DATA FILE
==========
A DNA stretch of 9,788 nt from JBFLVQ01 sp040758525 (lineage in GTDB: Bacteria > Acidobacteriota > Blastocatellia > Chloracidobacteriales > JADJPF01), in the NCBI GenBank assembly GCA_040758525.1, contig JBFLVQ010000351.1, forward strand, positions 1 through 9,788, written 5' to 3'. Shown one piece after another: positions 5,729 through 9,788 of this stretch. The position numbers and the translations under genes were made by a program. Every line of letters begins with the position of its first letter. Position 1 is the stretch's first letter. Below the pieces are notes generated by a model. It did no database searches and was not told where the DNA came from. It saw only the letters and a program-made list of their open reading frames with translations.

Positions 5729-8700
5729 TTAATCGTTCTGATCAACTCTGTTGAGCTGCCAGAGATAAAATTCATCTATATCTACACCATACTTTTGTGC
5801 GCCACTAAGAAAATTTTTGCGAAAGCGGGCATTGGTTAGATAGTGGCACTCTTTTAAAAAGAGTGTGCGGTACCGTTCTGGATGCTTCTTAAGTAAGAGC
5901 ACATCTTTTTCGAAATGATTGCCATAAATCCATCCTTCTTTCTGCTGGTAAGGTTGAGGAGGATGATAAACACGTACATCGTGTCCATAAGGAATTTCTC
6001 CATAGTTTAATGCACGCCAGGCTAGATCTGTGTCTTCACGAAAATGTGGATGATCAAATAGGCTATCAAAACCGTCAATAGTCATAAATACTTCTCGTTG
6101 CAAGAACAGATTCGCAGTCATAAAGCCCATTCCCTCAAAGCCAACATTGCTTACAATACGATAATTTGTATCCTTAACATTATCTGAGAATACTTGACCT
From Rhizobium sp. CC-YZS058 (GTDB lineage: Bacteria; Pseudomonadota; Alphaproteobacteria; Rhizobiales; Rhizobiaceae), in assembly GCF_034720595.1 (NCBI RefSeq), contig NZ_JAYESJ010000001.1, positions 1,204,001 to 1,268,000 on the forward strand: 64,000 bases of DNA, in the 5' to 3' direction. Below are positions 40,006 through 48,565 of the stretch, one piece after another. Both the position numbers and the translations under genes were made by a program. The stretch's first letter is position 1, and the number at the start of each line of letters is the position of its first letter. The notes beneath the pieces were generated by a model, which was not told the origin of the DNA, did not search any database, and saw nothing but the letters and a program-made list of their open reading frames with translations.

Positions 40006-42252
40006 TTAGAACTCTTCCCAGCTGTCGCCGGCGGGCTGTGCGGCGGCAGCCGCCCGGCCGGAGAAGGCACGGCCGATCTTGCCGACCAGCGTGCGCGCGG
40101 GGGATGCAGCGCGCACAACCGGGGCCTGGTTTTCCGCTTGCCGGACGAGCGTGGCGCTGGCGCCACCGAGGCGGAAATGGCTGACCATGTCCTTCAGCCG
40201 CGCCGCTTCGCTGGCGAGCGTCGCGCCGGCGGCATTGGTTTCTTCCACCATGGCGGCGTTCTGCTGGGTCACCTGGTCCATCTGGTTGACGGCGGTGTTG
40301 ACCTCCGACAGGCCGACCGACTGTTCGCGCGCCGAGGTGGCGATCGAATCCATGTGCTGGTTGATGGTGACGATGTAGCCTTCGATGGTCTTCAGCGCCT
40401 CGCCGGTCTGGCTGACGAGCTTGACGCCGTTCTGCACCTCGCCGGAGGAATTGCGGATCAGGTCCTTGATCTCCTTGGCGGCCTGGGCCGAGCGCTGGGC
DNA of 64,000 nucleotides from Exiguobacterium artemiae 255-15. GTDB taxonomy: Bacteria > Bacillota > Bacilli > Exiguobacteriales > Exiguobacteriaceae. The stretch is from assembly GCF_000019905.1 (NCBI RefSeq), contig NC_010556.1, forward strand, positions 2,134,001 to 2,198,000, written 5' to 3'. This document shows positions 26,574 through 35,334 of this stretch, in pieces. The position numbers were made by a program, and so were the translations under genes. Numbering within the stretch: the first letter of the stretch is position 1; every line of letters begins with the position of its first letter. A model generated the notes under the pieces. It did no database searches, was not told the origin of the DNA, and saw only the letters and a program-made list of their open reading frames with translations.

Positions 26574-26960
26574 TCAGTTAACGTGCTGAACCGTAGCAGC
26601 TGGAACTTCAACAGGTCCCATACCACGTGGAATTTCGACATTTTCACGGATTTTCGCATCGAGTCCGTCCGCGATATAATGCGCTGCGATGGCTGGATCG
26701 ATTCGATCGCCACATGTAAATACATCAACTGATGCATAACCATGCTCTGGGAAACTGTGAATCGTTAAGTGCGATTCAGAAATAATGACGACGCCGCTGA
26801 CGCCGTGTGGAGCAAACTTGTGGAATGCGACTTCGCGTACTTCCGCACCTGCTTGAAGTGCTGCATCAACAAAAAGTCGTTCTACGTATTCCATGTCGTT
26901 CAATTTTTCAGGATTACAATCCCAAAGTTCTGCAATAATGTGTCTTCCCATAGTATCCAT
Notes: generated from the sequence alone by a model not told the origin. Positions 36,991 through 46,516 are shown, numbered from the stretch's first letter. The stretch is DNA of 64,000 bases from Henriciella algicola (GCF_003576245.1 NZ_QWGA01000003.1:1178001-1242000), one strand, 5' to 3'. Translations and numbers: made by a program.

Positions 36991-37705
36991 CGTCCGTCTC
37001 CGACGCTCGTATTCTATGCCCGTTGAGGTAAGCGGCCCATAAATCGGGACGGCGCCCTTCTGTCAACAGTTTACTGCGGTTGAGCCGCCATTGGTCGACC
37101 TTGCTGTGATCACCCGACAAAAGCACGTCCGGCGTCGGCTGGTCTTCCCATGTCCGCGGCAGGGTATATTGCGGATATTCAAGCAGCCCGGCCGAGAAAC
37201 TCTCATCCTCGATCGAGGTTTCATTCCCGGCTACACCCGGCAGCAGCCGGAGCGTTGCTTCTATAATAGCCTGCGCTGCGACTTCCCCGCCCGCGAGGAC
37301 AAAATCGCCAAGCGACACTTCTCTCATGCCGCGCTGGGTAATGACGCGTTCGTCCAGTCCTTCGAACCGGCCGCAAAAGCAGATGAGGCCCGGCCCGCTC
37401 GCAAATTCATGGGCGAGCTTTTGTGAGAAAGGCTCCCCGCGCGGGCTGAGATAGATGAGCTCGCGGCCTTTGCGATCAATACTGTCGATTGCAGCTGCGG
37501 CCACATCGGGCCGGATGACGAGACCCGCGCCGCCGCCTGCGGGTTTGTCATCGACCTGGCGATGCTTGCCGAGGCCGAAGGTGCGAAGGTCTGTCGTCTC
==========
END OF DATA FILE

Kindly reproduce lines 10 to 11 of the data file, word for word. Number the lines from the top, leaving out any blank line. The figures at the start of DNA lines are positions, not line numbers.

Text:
40006 TTAGAACTCTTCCCAGCTGTCGCCGGCGGGCTGTGCGGCGGCAGCCGCCCGGCCGGAGAAGGCACGGCCGATCTTGCCGACCAGCGTGCGCGCGG
40101 GGGATGCAGCGCGCACAACCGGGGCCTGGTTTTCCGCTTGCCGGACGAGCGTGGCGCTGGCGCCACCGAGGCGGAAATGGCTGACCATGTCCTTCAGCCG